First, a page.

Crate Expectations

Leon_iStock_000028457668_MediumFirst, let’s dispel with the common crate training myths right away; crates are not cruel, and are not a punishment. Instead, crates are modern dens for modern dogs. And, as most of us know, it is inherent to a dog’s nature to live in dens.

There are a lot of great reasons to encourage crate training. Most importantly, perhaps, is that a properly crate-trained dog is a happy and confident dog. The crate can be your pup’s happy place, ideal for bone chewing, comfort, and security. Not only is the crate a safe way to travel, but a safe place to be out of the way, too.  

Why the Crate is Great!

Providing a crate that is safe and comfortable will benefit your dog throughout his or her entire life. If your pet is able to happily occupy himself in the crate, it is the safest place for him to be – whether it’s in the car, at the vet’s, or in a hotel room or strange house. Likewise, at home Fido’s crate is a haven away from guests, children, and other pets.

Crate training as a puppy can also help with potty training and destructive puppy behaviors, such as chewing, and help to establish a schedule and routine for your dog’s day. As long as the crate is never used for punishment it can be your dog’s happy place.

Crate Training Basics

  • Crate Size – Your dog’s crate should be just large enough for him to stand up and turn around in. If your dog is still growing, choose a crate size that will accommodate his adult size. Block off the excess space with an empty box or a crate divider so your dog can’t eliminate at one end and retreat to the other.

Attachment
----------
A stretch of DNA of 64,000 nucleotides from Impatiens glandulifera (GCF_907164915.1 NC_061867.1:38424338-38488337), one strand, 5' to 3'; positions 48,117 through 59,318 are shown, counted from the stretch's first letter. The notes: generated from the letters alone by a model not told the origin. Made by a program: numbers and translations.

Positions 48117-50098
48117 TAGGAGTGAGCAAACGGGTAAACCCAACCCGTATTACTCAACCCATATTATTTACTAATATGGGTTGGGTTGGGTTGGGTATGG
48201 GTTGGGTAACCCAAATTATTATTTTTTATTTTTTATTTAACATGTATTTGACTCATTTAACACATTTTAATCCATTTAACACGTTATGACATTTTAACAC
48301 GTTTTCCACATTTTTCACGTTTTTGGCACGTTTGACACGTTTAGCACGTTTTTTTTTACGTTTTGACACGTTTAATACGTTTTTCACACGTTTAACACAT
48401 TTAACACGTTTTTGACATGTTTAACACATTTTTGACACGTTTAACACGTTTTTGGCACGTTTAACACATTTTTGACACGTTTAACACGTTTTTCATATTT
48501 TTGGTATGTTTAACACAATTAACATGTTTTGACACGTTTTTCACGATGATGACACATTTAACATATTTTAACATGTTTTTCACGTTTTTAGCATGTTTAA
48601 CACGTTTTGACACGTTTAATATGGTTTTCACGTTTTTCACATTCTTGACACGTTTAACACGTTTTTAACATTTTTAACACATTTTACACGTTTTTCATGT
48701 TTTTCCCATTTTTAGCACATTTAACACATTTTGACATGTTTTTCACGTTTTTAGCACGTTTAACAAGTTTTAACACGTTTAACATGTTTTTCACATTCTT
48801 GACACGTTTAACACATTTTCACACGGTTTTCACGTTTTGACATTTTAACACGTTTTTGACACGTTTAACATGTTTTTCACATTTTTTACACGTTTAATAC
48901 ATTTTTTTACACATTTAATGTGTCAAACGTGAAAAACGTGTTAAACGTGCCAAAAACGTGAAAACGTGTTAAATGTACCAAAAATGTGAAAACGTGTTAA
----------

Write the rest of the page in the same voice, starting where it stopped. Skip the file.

• In the Crate – Make sure there is nothing dangerous in the crate. A cozy blanket or cushion and indestructible chew toys are all that’s needed. Insure his safety by removing any collars or harnesses that could get caught on the crate and endanger your dog.
  • C’mon In! – The crate should always be associated with pleasurable things. Start by placing treats in the crate with the door open. When he is comfortable with that, close the door for a few moments while he is eating. This step alone can take many days, be patient! Meals can be fed in the crate to help get used to it, shutting the door briefly while they are happily munching.
  • Longer Stays As your dog gets used to the crate, gradually increase the time he spends there with the door closed. As with every step, give constant praise and encouragement for entering and being well behaved.
  • When to Crate When to use the crate for confinement will be up to your schedule and your dogs acceptance. What a puppy can tolerate vs. an adult dog is completely different. Do your research and find a plan for your dog to have a successful crate experience.

Even if it takes a while, crate training is one of the best investments you can make in your dog’s lifelong wellbeing. With persistence, patience, compassion, and consistency, your pup will be ready to kennel up in no time. If you have any questions, or find that your dog just isn’t taking to the crate, please give us a call – we’re always happy to help!

 

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